Switching Off the Lights?

By Ed Sutherland

October 05, 2004

UPDATED: Legra and AirFlow, two startups that were part of the Wi-Fi wireless switch craze, may be among the first victims of a market oversaturated with vendors.

Wireless LAN startups Legra Systems and AirFlow Networks may be the latest victims of the consolidation under way in the Wi-Fi switch market.

"I have no comment," was Kevin Gallagher's response to Wi-Fi Planet's question concerning AirFlow's status. AirFlow's PR point man refused to elaborate. Calls to the Sunnyvale, California AirFlow corporate offices were met with a steady busy signal.

Meanwhile, Burlington, Mass.-based Legra Systems reportedly has shut its doors. Calls to the Wi-Fi switch company are met with a recording. The Legra Web site is no longer available. Legra's vice president of marketing did not return phone calls.

Stafanie Guzikowoski of Beaupre & Co., says Legra Systems dropped the public relations firm recently.

"We stopped working for them in June," says Guzikowski. Guzikowski says she's aware of rumors surrounding Legra's demise.

WLAN switch rivals Colubris and Meru, along with wireless routing company NextHop, have all been named as firms looking to pick up the remnants of AirFlow and Legra. Neither Colubris and Meru returned calls inquiring about reports that they are interested in owning the intellectual property of AirFlow or Legra. [After publication, we heard from NextHop: "Yes, NextHop has acquired some -- not all -- of Legra Systems," says Dennis Tsu, vice president of marketing at NextHop. "We expect to announce products in the first quarter of 2005," which will use Legra's technology.]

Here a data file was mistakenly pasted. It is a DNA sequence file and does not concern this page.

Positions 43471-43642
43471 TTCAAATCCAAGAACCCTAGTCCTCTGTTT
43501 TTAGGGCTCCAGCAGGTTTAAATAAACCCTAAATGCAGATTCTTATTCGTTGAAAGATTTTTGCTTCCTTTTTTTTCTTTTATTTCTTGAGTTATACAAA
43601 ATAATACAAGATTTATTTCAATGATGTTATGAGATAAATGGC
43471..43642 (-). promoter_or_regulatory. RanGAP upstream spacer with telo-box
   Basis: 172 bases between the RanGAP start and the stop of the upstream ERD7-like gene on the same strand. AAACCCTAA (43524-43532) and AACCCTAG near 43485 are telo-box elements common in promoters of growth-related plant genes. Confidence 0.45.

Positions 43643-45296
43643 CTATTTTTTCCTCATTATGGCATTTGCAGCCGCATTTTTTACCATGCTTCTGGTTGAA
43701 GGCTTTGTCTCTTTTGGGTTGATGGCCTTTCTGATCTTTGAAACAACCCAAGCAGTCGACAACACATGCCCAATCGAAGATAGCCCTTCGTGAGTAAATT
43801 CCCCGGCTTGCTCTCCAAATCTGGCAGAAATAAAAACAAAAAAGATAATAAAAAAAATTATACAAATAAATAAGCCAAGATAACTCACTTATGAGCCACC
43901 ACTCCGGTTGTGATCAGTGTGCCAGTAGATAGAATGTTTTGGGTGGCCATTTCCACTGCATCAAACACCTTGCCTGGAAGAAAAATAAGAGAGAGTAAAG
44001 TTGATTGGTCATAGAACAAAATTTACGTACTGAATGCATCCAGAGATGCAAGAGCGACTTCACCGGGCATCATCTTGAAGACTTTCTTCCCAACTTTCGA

In April, AirFlow said it would begin licensing its wireless LAN Switch-on-a-Chip technology to competitors. Brian Jenkins, vice president of marketing and development at AirFlow, told Wi-Fi Planet at the time that the company was leaving the switch market due to the additional investment that would have been needed to stay competitive.

"By licensing, we get to take advantage of what the vendors have out there," he said. "If we did it on the systems side, we'd have to spend all the time replicating what others are doing."

AirFlow reportedly is down to three employees, and is attempting to sell its intellectual property. AirFlow's CEO Bob Machlin would only say that he had "no info" to add to news surrounding the company's closure, according to Unstrung.com.

When contacted by Wi-Fi Planet, Machlin neither confirmed nor denied the rumors, saying only that the reports of AirFlow's demise were "interesting."

These companies are not the first Wi-Fi related entities to be hit hard. Last week, chipmaker Bermai shut its doors when it lost funding. The Palo Alto, Calif.-based company was on the brink of announcing the availability of its 802.11a chipset for home media use—it would have been the first to support the full draft 802.11e quality of service standard.

The shakeout of the Wi-Fi switch market, long predicted, is now coming to pass, says Phil Solis, senior analyst with ABI Research.

"Too many companies are in the market to compete," says Solis.

Success begets success, according to Solis. In order for a startup company to survive, it must receive revenue. For a firm to gather revenue, it must be successful.

AirFlow and Legra "tried to do something different," Solis told Wi-Fi Planet. While they failed, "at least they tried something."

Solis points to Airespace and Meru as two success stories in the WLAN switch marketplace. Airespace is succeeding due to its ability to partner with industry heavyweights like Nortel and IBM -- such partnerships help vendors get their equipment in the door of enterprises, says Solis.

Meru has survived because of its ability to differentiate itself by targeting specific segments of the market, like voice.

Revenue, partnerships and differentiation -- in order for companies to make it in the increasingly competitive Wi-Fi switch market, "you need it all," says Solis.

Originally published on .

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